How one woman is saving the endangered sea turtles of Lebanon

As scientists are starting to raise the alarm about humanity’s negative impact on the oceans, one woman in Lebanon is fighting to lead the country’s first marine conservation effort to save endangered turtles. Scott Preston finds out more.

At the age of 70, Mona Khalil is as determined as ever to protect the endangered sea turtles nesting on the public beach outside her home in southern Lebanon. With the help of a select few teammates over the past 18 years, she has served led the country’s first conservation effort for the marine animals.

The operation began at the turn of the millennium, when Khalil decided to return to Lebanon from Holland. At the time the area was occupied by Israeli forces. Despite the danger, Khalil’s intuition told her that change was coming and she decided to move to a family property in the coastal village of al-Mansouri.

Within three months the Israeli army withdrew, liberating the south and the public beach near her dwelling. By that time, she was busy restoring the abandoned property and doing her best to care for the sea turtles on the coast. Before long, she was contacted by the Mediterranean Association to Save the Sea Turtle, an international NGO that was interested in learning more about her work.

“I sent them photos and one of the photos was a green turtle and they went crazy,” exclaims Khalil. “They were so excited because the green turtle is critically endangered. For example, this beach is 1.4 kilometers only, the sandy beach where they lay eggs. So if I have three nests of green I’ll be very happy, the rest are Loggerhead. Two species that are in the Mediterranean they come to this beach, that’s why this is important.”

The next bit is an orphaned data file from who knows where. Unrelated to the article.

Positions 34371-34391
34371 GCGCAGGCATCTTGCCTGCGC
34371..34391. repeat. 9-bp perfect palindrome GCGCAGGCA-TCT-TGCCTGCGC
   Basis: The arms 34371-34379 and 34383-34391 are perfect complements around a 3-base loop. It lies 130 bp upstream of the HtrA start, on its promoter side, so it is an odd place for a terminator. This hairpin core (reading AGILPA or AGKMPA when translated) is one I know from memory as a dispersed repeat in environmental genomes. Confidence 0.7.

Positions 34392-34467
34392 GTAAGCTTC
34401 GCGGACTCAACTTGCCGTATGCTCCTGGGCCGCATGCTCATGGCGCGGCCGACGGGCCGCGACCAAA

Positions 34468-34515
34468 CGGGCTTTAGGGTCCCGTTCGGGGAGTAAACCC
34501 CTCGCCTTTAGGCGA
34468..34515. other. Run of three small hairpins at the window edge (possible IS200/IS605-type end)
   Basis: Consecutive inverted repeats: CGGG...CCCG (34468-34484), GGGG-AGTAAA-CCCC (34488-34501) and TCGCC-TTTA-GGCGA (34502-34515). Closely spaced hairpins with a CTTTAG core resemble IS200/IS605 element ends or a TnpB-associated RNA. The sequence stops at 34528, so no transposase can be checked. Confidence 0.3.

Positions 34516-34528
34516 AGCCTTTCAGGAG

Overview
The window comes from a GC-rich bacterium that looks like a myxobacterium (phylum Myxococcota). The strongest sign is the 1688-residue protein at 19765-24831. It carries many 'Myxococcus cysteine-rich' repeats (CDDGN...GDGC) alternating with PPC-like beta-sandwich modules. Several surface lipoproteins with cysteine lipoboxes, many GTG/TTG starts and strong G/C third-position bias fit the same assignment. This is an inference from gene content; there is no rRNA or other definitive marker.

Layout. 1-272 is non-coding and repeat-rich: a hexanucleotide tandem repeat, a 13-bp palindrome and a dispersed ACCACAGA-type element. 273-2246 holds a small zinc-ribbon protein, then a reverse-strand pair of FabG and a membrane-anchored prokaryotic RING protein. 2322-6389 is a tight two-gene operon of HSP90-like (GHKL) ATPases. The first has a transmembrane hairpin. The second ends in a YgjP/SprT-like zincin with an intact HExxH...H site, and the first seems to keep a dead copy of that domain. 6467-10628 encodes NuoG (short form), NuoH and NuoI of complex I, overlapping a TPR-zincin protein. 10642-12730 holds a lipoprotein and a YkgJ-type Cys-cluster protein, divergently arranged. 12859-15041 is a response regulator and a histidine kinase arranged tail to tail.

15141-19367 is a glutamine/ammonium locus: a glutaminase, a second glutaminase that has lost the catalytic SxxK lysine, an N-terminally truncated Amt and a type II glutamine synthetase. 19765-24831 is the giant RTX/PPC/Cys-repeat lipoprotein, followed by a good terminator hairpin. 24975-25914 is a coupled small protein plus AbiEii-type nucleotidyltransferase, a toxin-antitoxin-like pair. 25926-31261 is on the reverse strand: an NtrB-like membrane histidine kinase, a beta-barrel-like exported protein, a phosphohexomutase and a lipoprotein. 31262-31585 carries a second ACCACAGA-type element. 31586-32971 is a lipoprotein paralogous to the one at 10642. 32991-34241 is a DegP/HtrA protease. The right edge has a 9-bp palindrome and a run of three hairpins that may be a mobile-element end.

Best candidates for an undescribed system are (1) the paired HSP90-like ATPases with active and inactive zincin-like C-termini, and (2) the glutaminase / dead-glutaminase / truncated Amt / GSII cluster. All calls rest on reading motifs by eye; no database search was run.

With this dispatch, Lebanon was officially added to the list of Mediterranean countries that host the precious turtles. Over the next three years, Khalil received a crash course in conservation as international organizations sent marine biologists to southern Lebanon. They taught her how to protect the nests from predators and incubate feeble hatchlings until they’re healthy enough to release. In the mean time, she converted her villa into a bed and breakfast, dubbed the Orange House, that provided a steady source of revenue for her activities.

In an average summer, Khalil cares for about 50 nests with an average of 5,000 to 6,000 hatchlings each year. This amount is considered large given the number of nests. The count is augmented by the the loggerhead population in the area, whose massive size enables them to lay more eggs.

One of the biggest reasons the beach hosts so many turtle nests is due to the human intrusions on traditional habitats nearby. Just to the north is the Tyre beach protected coast, where similar efforts are underway to conserve the turtle population. However, a proliferation of seaside kiosks that cater to summer beachgoers with music, food and other services have scared many of the turtles away. In search of more suitable nesting grounds, many have come to the Orange House instead.

But now, Khalil’s operation could also be in jeopardy. A new resort nearing completion on a section of the beach could send many of the endangered sea turtles further south to Israel. Undaunted, she has initiated a dialogue with the project’s owners which she hopes will result in a more turtle-friendly environment.

For Khalil, the issue is one of a multitude memories acquired over the years as she has pursued her dream to save the endangered creatures. “All of it is in my head, I have one thing that, I don’t forget, so its all here, good and bad. Happy and sad. Every day is a special day, everyday something happens. Every day mother nature teachers me a lesson. I wake up every day like a child going to school.”